May 6, 2013

Make Munich Report Part I: 3D Printing

The future husband and I went to Munich's first Maker fair "Make Munich" 2 weeks ago. Among other nerdy things 3D printing was the main focus. Fabbster even provided a bunch of 3D printers to try printing yourself. Of course the future husband came prepared and had downloaded a free Batman Cookie Cutter Object File from the MakerBot Thingiverse. We were able to claim a 3D printer for ourself and with a little help from the Fabbster Team we got the printer going.

So how does 3D printing work? According to Wikipedia it is "a process of making a three-dimensional solid object of virtually any shape from a digital model, it is achieved using an additive process, where successive layers of material are laid down in different shapes."
The objects made at the fair were mostly plastic, so how it works is the machine pulls in plastic "ink", melts it and "prints" it on a surface one layer on top of another in the shape of the desired object. Not that complicated if you think about it. It just sound so futuristic!

The printer started making our cookie cutter by printing a base of plastic, which would be removed at the end. This was pretty important, because the plastic sticks to the surface and had to be scraped off.

The yellow thing in the middle moves around pretty quickly. The diagonal, vertical and horizontal bar allow it to move and shape the batman logo.

Like a pro! There were many admirers.

Almost finished. Sticking out of the middle you can see where the plastic gets drawn in to be melted and printed. Usually it would be drawn in automatically from the stack on the right, but it wasn't working right so the man had to fill it up for the entire print of about 40 minutes.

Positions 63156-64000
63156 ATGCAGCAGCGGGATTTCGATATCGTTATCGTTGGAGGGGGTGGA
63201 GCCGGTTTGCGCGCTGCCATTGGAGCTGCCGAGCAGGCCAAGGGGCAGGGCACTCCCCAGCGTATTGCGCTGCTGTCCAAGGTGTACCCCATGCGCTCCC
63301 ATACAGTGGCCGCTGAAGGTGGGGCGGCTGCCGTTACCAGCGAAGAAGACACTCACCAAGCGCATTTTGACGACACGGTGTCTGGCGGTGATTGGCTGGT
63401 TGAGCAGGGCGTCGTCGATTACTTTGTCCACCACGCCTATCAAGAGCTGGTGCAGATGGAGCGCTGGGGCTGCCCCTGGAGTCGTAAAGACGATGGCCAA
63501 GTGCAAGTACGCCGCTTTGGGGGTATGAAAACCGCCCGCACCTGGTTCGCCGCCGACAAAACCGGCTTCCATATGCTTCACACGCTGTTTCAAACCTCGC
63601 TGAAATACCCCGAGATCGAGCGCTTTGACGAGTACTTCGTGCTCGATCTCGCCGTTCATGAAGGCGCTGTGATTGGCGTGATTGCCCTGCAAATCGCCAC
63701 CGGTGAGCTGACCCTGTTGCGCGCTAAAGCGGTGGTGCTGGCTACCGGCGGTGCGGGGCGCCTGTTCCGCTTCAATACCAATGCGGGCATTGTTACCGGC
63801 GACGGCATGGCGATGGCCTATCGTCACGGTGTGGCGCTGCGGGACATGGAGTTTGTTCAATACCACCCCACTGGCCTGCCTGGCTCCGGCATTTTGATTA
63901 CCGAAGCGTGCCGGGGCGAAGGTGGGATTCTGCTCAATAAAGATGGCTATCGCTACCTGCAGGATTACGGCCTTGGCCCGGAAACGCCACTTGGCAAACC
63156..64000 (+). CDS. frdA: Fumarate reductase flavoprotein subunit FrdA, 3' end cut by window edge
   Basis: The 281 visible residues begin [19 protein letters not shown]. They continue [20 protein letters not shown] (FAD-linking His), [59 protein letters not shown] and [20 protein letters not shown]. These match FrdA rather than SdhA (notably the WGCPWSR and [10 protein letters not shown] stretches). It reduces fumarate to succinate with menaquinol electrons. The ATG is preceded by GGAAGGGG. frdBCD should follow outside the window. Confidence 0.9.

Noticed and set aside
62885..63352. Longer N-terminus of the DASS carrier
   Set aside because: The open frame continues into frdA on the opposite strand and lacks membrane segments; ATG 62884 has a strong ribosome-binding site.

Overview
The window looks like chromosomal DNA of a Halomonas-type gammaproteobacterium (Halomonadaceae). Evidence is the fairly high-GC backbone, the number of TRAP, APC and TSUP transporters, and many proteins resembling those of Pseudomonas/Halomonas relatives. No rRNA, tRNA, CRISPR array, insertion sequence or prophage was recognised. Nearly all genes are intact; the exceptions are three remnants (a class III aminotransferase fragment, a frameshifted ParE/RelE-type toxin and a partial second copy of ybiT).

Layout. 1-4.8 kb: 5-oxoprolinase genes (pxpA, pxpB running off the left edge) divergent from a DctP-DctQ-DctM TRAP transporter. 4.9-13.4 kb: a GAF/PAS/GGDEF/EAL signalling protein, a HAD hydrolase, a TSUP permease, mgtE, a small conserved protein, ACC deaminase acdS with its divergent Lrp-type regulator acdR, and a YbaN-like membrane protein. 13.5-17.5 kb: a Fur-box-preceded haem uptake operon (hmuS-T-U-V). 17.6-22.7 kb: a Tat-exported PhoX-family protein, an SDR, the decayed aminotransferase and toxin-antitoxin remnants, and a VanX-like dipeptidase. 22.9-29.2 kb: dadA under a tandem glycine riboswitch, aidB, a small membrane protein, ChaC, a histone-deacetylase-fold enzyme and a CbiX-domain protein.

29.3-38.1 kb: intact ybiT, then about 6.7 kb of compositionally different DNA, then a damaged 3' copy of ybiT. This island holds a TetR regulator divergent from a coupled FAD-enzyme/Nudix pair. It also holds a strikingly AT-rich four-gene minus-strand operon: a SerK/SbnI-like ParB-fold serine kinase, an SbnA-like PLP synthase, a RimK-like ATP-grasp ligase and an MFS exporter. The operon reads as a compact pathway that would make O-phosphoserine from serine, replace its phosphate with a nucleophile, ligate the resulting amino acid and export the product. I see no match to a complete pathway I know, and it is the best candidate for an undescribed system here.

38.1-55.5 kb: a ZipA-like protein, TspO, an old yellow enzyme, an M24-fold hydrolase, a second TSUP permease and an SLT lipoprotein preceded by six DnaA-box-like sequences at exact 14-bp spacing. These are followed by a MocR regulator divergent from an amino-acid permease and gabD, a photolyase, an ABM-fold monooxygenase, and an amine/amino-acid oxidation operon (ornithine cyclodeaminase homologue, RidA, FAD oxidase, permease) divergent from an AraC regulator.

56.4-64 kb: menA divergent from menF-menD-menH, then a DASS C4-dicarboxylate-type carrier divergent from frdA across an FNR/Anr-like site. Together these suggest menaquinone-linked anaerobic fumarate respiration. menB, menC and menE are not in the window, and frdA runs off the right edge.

Close up. You can kind of tell that it is made of layers, but there were some printers and prints showcased where you couldn't even tell. Especially with the prints made of other materials like wood and metal (don't ask me how that's "melted" down and layered).

The cookie cutter was already in use to make some awesome Batman Cookies.

The big issue with 3D printing is copyright and piracy. There was a talk by Roman Keßler about whether 3D technology is opening the Padora's box. I was really looking forward to this talk, because I am dealing with the german copyright law in my job and am also personally interested how the copyright progresses and and how to deal with new technology. Sadly this was not a professional talk as I had hoped, but a "What if.." situation assembly. What if I print out a 3D object for private usage? Was the print file aqcuired legally? Can I sell this object?

Most question were left unanswered, because the technology is not quite far enough and the printer's not cheap enough to be available to the broad public. But it is going to be soon and I can't wait!
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